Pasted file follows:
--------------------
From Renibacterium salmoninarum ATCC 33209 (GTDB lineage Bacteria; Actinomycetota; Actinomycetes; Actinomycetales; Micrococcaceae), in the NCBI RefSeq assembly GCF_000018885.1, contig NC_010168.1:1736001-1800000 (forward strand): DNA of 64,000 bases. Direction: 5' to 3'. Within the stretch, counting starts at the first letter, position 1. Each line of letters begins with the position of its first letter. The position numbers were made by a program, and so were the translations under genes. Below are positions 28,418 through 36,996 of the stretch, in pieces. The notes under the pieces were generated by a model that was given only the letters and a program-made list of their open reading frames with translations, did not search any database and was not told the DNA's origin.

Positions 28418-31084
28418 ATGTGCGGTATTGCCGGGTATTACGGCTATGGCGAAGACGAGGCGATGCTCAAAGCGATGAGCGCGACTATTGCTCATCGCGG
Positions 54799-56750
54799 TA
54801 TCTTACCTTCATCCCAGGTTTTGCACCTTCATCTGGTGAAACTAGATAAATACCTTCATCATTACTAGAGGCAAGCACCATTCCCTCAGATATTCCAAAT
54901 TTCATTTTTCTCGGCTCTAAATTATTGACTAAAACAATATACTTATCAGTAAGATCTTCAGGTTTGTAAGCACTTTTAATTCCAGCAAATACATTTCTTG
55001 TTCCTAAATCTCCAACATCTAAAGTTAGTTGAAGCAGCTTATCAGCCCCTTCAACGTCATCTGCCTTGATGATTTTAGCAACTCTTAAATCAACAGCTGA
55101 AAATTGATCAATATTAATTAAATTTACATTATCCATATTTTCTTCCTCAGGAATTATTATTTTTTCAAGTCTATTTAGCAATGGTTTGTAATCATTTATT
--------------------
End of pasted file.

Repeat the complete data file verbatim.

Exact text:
From Renibacterium salmoninarum ATCC 33209 (GTDB lineage Bacteria; Actinomycetota; Actinomycetes; Actinomycetales; Micrococcaceae), in the NCBI RefSeq assembly GCF_000018885.1, contig NC_010168.1:1736001-1800000 (forward strand): DNA of 64,000 bases. Direction: 5' to 3'. Within the stretch, counting starts at the first letter, position 1. Each line of letters begins with the position of its first letter. The position numbers were made by a program, and so were the translations under genes. Below are positions 28,418 through 36,996 of the stretch, in pieces. The notes under the pieces were generated by a model that was given only the letters and a program-made list of their open reading frames with translations, did not search any database and was not told the DNA's origin.

Positions 28418-31084
28418 ATGTGCGGTATTGCCGGGTATTACGGCTATGGCGAAGACGAGGCGATGCTCAAAGCGATGAGCGCGACTATTGCTCATCGCGG
Positions 54799-56750
54799 TA
54801 TCTTACCTTCATCCCAGGTTTTGCACCTTCATCTGGTGAAACTAGATAAATACCTTCATCATTACTAGAGGCAAGCACCATTCCCTCAGATATTCCAAAT
54901 TTCATTTTTCTCGGCTCTAAATTATTGACTAAAACAATATACTTATCAGTAAGATCTTCAGGTTTGTAAGCACTTTTAATTCCAGCAAATACATTTCTTG
55001 TTCCTAAATCTCCAACATCTAAAGTTAGTTGAAGCAGCTTATCAGCCCCTTCAACGTCATCTGCCTTGATGATTTTAGCAACTCTTAAATCAACAGCTGA
55101 AAATTGATCAATATTAATTAAATTTACATTATCCATATTTTCTTCCTCAGGAATTATTATTTTTTCAAGTCTATTTAGCAATGGTTTGTAATCATTTATT